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Can intraplate earthquakes produce stronger shaking than at plate boundaries?

Highlights from the Bulletin of the Seismological Society of America's April issue:

Seismological Society of America

Please cite the Bulletin of the Seismological Society of America (BSSA) as the source of this information.

New information about the extent of the 1872 Owens Valley earthquake rupture, which occurs in an area with many small and discontinuous faults, may support a hypothesis proposed by other workers that these types of quakes could produce stronger ground shaking than plate boundary earthquakes underlain by oceanic crust, like many of those taking place along the San Andreas fault.

Published estimates of the 1872 Owens Valley earthquake in southeastern California put the quake at a magnitude 7.4-7.5 to 7.7-7.9. Early work indicates the Owens Valley fault is ~140 kilometers long, and ~113 kilometers ruptured in 1872. Recent work comparing magnitude estimates from reported shaking effects versus fault rupture parameters suggests that the Owens Valley surface rupture was either longer than previously suspected, or that there was unusually strong ground shaking during the event. Colin Amos of Western Washington University and colleagues tested the hypothesis that the 1872 rupture may have extended farther to the south in Owens Valley. They conclude that the 1872 Owens Valley earthquake did not trigger additional rupture in the Haiwee area, indicating that the 1872 rupture was not likely significantly longer than previously reported.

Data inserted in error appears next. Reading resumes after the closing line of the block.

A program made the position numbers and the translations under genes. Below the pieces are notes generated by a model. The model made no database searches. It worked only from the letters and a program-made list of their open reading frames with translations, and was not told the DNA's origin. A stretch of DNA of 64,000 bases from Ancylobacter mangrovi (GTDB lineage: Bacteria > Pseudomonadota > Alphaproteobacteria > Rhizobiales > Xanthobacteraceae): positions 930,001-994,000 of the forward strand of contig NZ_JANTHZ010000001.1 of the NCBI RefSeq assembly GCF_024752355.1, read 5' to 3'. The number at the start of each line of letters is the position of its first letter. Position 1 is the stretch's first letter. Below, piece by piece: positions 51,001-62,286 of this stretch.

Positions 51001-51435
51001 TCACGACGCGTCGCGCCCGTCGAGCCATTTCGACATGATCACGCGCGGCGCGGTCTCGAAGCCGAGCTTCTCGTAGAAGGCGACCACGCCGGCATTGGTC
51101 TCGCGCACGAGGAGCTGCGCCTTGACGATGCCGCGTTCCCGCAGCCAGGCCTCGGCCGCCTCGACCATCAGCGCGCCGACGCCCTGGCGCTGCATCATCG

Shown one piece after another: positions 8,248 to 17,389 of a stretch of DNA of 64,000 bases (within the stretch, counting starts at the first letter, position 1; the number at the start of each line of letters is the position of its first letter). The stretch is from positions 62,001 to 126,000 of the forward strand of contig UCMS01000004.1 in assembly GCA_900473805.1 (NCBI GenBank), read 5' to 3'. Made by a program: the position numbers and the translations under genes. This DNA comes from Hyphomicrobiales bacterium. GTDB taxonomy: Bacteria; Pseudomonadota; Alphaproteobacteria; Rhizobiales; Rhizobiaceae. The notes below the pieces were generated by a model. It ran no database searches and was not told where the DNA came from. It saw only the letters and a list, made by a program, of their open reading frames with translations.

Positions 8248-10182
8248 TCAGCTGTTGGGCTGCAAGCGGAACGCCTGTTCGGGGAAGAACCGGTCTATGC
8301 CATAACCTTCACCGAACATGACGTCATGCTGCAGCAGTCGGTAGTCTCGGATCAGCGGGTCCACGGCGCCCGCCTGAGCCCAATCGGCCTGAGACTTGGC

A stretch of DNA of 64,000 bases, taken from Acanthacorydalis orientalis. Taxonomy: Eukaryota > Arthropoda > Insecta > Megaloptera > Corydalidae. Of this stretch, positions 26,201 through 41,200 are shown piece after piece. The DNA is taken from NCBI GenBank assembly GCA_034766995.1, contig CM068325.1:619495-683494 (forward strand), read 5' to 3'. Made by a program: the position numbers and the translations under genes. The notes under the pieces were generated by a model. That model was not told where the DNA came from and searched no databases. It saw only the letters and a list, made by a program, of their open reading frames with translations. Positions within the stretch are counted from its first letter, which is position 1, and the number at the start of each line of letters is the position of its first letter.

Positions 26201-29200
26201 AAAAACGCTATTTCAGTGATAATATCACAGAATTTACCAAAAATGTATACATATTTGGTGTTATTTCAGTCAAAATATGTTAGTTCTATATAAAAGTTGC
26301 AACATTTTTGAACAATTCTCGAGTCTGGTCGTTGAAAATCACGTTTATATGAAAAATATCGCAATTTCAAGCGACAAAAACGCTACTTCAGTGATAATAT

Amos and colleagues dug trenches in the southwestern Owens Valley area to look at the prominent Sage Flat fault east of Haiwee Reservoir. The trench data, combined with dating of the exposed sediment, allowed them to preclude the southern extent of the 1872 rupture from the Sage Flat area and identify two other much older surface-rupturing earthquakes in the area 25,000 to 30,000 years ago. The evaluation of their trench site suggests that the only recent ground disturbance, possibly coincident with the 1872 earthquake, was mostly weak fracturing that may have resulted from ground shaking -- rather than triggered slip along a fault. Soil liquefaction -- the conversion of soil into a fluid-like mass during earthquakes - likely occurred at other nearby saturated wetlands and meadows closer to the axis of the valley.


"Refining the southern extent of the 1872 Owens Valley Earthquake rupture through paleoseismic investigations in the Haiwee area, southeastern California" by Colin B. Amos (Former postdoc at UC Berkeley, now at Western Washington University; Andrew T. Lutz at Lettis Consultants International, Inc.; Angela S. Jayko, Shannon A. Mahan U.S. at Geological Survey; G. Burch Fisher at University of California, Santa Barbara and Jeffrey R. Unruh at Lettis Consultants International, Inc.

Corresponding author:

Colin B. Amos

Media contact:

Nan Broadbent

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